Vaughn elected first vice president of the Screen Actors Guild
Self-styled moderates gained further control over the Screen Actors Guild Monday night, electing their longtime spokesman Ned Vaughn to one of the union's top elected positions.
SAG board member Ned Vaughn was elected first vice president of the union by the guild's Hollywood division, the third-highest-ranking elected position in the 120,000-member union after the president and secretary treasurer.
His election was widely expected after his would-be opponent, former first vice president Anne-Marie Johnson, opted not to run again as first vice president. Johnson has been the leader of the Membership First faction in SAG that dominated the union until a coalition of actors supported by Tom Hanks and George Clooney and led by Vaughn, among others, took control of the union two years ago. They ousted the former leadership that had waged a yearlong contract standoff with the studios and destabilized production in Hollywood.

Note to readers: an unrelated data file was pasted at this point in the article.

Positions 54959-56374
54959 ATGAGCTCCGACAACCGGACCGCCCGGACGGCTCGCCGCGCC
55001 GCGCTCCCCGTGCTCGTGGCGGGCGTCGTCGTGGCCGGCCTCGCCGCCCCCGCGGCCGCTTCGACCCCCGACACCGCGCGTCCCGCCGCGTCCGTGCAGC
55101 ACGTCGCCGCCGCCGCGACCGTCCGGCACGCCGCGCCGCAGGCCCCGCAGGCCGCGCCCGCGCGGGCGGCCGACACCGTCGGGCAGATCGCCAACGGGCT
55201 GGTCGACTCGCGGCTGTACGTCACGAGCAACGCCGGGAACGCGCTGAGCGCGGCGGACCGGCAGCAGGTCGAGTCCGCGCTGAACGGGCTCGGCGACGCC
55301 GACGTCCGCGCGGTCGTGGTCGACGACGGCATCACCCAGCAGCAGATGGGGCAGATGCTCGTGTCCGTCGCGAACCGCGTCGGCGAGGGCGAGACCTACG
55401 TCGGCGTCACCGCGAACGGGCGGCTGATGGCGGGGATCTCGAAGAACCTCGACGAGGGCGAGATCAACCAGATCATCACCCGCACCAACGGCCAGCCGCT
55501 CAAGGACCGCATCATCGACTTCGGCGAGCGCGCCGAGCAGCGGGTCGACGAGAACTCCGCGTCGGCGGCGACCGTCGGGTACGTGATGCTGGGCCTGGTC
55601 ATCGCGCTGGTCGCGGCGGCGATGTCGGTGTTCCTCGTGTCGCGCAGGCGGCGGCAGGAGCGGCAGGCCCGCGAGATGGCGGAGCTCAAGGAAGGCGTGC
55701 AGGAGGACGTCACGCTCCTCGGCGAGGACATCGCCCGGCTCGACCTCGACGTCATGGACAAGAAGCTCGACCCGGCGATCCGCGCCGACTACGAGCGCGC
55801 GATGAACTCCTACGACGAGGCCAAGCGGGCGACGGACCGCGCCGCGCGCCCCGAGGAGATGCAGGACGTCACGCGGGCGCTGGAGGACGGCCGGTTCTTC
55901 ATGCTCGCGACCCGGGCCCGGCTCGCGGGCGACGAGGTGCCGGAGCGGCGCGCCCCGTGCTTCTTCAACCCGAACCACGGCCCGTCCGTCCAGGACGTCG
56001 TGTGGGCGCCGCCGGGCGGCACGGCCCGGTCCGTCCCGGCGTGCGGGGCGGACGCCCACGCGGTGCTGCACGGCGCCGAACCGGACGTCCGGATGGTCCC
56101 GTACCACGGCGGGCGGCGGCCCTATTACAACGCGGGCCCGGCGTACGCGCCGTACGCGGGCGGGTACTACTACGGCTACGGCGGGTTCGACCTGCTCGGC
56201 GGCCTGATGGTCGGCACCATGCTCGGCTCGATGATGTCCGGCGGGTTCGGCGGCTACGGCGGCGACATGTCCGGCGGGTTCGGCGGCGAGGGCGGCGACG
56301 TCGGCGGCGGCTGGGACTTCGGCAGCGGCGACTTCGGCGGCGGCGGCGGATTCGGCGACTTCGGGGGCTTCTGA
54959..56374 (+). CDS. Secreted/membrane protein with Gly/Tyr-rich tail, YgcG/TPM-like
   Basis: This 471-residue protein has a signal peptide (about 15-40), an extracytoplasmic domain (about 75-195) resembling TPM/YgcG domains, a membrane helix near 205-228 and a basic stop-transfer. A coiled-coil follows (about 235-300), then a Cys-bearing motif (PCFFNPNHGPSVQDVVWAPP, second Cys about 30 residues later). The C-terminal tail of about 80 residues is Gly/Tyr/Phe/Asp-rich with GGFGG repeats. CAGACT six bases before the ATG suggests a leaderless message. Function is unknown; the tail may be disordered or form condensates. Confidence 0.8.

Known as Unite for Strength, the group's main goal is to seek a merger of SAG with the smaller American Federation of Television and Radio Artists.
Vaughn, a veteran film and television actor who has had guest roles in such TV shows as "Desperate Housewives" and "The Mentalist," was recently elected as an alternate board member of SAG in a landslide election for the moderates. He became a regular member of the national board when "Private Practice" star Amy Brenneman gave up her board seat and selected Vaughn to replace her.
"Our recent board election made it clear: Hollywood members overwhelmingly want performers in one union, not divided in two,'' Vaughn said in a statement. "I'll work to advance that goal and to make progress in every aspect of protecting our members."